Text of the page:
The researchers found that kicking distance steadily improved in the polymeric training group. At 7 weeks, distance increased by 10% and at 14 weeks, it improved by more than 27%. In the group that did not undergo plyometric training, their kicking distance actually decreased over the course of the study.

Plyometric training also improved vertical jumping ability. In the trained group, vertical jump increased by 8% and 19% at 7 and 14 weeks. The control group’s vertical jump did not change.

The results of this study show that in teenage girls, a once-weekly program of low-intensity plyometric training can improve both kicking and vertical jumping ability. What is remarkable about this study is that the training program was fairly low-intensity and was performed just once per week. Yet, the gains in power and kick distance were quite impressive. This suggests that using plyometrics and adolescent female players can yield a considerable bang for the training buck.

Researchers at the University of Ballarat in Victoria, Australia reviewed the research on strength training and kicking. They found that a majority of studies report similar results – strength training in general and plyometric training specifically can improve lower body power as well as kicking velocity and distance. The key seems to be improving power of the hip flexors and, to a lesser extent, the knee extensors (quadriceps muscles).

Those studies that failed to find improvement in the player’s kick generally used elite players as subjects. At the elite level, it may be more difficult to achieve large improvements in performance with strength training. That is, they perform at such a high level that there may be very little room for improvement, especially over the course of a 12 to 14 week study. However, for the younger, less experience players, strength training does seem to be effective.

A word of caution about strength training focused on improving the kick. While knee extensors strength is important, focusing on developing the quadriceps muscles without increasing strength of the hamstrings (knee flexors) can raise the risk of knee injury. A key risk factor for anterior cruciate ligament injury is an imbalance of quadriceps and hamstring strength. Thus, during training, it is VERY important to train BOTH the quadriceps and hamstring muscle groups.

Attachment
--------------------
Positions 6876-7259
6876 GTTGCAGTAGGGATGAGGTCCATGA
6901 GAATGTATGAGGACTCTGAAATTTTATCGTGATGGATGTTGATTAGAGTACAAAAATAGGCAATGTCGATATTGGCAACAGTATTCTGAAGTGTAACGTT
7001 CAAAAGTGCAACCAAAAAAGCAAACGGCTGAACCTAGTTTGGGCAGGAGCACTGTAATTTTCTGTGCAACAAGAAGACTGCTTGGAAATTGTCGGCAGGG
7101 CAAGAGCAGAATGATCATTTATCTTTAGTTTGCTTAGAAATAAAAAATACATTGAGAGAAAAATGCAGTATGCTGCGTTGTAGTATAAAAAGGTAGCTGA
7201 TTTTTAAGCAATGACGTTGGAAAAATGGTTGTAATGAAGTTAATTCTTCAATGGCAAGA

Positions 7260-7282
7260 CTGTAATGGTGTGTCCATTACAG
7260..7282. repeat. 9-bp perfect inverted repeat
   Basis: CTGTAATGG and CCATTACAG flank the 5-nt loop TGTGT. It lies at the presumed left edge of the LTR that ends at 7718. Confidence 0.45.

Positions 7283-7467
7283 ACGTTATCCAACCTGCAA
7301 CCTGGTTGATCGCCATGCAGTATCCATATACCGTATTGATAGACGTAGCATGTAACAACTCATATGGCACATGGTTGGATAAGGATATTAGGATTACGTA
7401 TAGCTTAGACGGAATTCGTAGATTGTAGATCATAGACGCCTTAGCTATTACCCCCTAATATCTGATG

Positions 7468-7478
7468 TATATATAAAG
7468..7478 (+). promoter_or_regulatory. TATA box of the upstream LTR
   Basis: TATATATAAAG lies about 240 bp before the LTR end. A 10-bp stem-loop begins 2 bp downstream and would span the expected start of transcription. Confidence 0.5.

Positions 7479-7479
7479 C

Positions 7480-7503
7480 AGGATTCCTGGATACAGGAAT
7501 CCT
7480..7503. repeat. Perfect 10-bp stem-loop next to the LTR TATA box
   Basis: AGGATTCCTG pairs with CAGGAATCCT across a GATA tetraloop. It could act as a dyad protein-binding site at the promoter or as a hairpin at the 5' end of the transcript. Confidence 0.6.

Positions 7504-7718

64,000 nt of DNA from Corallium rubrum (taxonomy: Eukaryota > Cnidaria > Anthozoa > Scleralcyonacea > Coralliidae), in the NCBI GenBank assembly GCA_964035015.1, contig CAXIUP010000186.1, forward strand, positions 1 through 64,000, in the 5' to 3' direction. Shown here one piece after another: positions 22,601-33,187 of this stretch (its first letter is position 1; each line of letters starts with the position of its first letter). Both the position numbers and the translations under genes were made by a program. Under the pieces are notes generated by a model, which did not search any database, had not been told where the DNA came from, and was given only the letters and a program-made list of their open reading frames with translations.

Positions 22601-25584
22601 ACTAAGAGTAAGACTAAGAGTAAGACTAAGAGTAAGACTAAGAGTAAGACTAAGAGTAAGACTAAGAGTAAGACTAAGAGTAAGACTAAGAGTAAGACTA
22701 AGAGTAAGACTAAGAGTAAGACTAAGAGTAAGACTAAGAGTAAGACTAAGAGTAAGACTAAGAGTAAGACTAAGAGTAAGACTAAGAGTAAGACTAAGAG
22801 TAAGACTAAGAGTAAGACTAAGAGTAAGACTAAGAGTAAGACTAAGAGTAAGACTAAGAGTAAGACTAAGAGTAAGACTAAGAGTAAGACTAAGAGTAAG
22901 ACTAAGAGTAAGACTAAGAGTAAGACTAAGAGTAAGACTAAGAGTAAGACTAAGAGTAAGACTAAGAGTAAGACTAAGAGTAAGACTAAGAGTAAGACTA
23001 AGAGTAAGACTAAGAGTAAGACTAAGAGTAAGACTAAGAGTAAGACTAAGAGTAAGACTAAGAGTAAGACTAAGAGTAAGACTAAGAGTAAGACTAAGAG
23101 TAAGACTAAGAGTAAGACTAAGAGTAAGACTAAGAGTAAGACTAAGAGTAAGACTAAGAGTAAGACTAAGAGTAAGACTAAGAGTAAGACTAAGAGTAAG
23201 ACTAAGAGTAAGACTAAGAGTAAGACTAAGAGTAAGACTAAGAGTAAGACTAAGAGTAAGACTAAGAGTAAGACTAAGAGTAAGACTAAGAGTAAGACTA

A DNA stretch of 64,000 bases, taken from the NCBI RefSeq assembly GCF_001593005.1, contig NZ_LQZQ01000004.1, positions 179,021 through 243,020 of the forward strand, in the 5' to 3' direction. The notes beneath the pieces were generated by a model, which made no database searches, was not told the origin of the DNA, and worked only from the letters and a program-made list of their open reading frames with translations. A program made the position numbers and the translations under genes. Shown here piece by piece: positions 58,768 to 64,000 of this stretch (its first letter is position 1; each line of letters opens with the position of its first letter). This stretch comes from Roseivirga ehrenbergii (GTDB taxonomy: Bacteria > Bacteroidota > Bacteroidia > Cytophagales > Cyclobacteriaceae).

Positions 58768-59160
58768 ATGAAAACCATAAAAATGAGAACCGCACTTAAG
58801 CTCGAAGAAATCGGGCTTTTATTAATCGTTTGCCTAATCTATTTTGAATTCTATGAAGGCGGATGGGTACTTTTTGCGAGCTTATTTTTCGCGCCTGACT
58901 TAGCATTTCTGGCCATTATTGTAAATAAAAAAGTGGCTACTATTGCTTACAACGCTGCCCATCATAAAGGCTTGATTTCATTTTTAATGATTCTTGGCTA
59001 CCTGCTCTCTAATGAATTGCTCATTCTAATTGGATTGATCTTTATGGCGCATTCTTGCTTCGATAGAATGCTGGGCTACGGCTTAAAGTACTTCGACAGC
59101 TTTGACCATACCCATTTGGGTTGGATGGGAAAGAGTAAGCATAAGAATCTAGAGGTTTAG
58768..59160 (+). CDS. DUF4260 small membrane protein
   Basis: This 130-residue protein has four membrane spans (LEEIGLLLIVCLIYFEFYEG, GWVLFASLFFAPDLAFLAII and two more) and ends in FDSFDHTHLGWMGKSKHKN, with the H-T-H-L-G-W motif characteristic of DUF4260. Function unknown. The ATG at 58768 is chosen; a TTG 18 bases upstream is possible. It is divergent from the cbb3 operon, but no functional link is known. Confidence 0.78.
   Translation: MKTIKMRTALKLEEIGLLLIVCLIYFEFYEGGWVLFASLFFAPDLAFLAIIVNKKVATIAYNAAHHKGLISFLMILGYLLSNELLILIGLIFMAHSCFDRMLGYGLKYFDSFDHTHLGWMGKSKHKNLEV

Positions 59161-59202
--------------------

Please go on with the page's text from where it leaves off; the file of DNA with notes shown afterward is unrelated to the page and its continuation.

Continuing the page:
It is also important to point out that these studies focused on kick velocity and distance. They did not address accuracy. However, the Australian researchers note that there is a trade-off between velocity and accuracy. In general, as kick velocity increases, accuracy decreases. They argue that there is some sub-maximal kick velocity at which accuracy can be maintained. After which accuracy deteriorates. If strength training increases a player’s maximal kick velocity, it should also increase this sub-maximal velocity. Thus, training should increase the speed of the players most accurate shot. More research is needed, however to fully verify that idea.

The bottom line, when working with young players, a strength training program that includes plyometrics can benefit performance. Not only can it improve shot velocity, it can also improve other measures of soccer performance and reduce the risk of injury.

References:

Rubley MD, Haase AC, Holcomb WR, Girouard TJ, Tandy RD (2011) The effect of plyometric training on power and kicking distance in female adolescent soccer players. Journal of Strength and Conditioning Research, 25: 129-134.

Young WB, Rath DA (2011) Enhancing foot velocity in football kicking: the role of strength training. Journal of Strength and Conditioning Research, 25: 561-566.

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Labels: Current Research, Training